Credible: Trustworthy, reliable.
Credible sources are generally understood to be accurate and reliable sources of information, free from unfair bias.
Quiz time! Who do you think would be best at discovering whether or not something from the internet is credible?
In a 2017 study about evaluating online information, two researchers sought to answer this question. They found that while most college students grew up using the internet and faculty members were experts in their fields, professional fact checkers were able to analyze the credibility of an online resource with greater accuracy and more speed. That is because, unlike the students and professors, they utilized lateral reading.
Lateral reading: Instead of staying with one website or article, you might need to jump around a bit. Open multiple tabs in your browser to follow links found within the source and do supplemental searches on names, organizations or topics you find. These additional perspectives will help you to evaluate the original article and can end up saving you time.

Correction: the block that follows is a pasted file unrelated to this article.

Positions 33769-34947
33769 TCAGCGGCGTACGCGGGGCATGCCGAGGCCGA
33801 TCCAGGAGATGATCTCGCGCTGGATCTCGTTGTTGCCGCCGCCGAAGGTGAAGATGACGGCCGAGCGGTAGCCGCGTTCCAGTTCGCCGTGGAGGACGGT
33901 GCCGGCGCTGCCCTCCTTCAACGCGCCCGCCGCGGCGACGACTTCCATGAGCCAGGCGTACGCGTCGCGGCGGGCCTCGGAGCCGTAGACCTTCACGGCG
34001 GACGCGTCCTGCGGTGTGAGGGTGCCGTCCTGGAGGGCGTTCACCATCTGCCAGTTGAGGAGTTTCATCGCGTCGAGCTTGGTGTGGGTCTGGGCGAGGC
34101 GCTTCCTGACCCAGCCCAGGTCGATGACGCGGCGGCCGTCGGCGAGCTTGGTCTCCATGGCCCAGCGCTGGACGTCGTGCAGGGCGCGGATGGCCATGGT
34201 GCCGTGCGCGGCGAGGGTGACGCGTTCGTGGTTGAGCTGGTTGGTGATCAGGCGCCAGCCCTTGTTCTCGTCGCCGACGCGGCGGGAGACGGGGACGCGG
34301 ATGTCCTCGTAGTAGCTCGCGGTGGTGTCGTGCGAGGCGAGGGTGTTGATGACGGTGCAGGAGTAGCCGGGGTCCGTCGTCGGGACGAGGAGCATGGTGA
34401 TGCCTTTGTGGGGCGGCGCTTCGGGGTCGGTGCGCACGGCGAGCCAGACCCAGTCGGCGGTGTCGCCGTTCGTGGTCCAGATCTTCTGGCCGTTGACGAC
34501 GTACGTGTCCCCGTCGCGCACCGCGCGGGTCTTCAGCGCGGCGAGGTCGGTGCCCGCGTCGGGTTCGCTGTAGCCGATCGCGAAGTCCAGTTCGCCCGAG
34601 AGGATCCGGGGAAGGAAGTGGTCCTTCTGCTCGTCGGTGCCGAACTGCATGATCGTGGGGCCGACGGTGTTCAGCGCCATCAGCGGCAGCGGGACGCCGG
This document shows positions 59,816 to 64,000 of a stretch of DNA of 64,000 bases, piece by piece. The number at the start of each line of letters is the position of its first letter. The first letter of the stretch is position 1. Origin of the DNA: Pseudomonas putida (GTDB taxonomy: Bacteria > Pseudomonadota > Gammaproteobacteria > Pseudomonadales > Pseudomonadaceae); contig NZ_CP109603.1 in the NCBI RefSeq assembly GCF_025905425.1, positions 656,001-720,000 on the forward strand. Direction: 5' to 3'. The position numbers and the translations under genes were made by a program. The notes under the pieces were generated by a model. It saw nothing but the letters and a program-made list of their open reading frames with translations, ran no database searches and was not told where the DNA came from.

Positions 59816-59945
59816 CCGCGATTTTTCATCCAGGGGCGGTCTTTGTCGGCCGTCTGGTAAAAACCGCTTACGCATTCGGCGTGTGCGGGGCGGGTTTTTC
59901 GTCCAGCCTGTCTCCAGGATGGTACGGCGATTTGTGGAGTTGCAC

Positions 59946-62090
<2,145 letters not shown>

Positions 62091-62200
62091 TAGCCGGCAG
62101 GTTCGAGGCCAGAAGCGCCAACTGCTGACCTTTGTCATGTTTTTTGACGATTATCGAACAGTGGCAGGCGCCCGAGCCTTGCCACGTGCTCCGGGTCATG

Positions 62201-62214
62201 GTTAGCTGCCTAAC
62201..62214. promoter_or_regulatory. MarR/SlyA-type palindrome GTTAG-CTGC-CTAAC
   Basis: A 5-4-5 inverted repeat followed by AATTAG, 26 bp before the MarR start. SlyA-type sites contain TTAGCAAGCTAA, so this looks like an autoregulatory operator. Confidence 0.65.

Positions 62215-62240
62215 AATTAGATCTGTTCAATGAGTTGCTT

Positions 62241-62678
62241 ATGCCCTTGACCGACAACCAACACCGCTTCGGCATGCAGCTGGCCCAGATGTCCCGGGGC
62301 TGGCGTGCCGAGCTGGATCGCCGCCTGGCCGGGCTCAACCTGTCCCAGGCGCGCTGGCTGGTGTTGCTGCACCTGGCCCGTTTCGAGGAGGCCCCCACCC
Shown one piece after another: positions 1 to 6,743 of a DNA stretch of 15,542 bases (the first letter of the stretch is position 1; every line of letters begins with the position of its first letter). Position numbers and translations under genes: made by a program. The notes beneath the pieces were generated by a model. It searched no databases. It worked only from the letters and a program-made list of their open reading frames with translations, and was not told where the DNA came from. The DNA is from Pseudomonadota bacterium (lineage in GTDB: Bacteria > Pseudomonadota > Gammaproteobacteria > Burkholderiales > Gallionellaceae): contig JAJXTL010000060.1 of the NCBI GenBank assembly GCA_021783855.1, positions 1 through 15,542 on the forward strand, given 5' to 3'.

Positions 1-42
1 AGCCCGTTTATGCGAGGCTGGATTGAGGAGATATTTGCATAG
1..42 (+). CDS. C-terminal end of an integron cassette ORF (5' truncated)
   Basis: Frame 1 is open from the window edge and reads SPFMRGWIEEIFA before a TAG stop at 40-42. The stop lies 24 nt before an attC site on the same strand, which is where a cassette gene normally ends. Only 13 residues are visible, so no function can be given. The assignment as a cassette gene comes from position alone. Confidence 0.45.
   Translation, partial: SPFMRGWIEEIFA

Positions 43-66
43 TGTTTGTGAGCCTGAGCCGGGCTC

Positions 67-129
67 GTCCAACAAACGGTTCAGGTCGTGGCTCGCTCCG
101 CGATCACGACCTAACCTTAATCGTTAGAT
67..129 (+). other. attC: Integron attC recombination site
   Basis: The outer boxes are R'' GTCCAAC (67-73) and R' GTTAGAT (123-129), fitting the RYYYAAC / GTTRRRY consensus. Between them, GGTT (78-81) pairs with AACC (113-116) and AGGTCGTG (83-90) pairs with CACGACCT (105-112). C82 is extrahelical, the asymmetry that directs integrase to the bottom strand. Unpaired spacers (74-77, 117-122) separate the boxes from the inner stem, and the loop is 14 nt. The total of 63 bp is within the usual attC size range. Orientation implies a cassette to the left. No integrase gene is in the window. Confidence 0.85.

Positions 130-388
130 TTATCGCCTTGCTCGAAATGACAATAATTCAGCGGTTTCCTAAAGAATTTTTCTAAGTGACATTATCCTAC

Things to remember:
Wineburg, Sam and McGrew, Sarah. Lateral Reading: Reading Less and Learning More When Evaluating Digital Information (October 6, 2017). Stanford History Education Group Working Paper No. 2017-A1. Available at SSRN: https://ssrn.com/abstract=3048994
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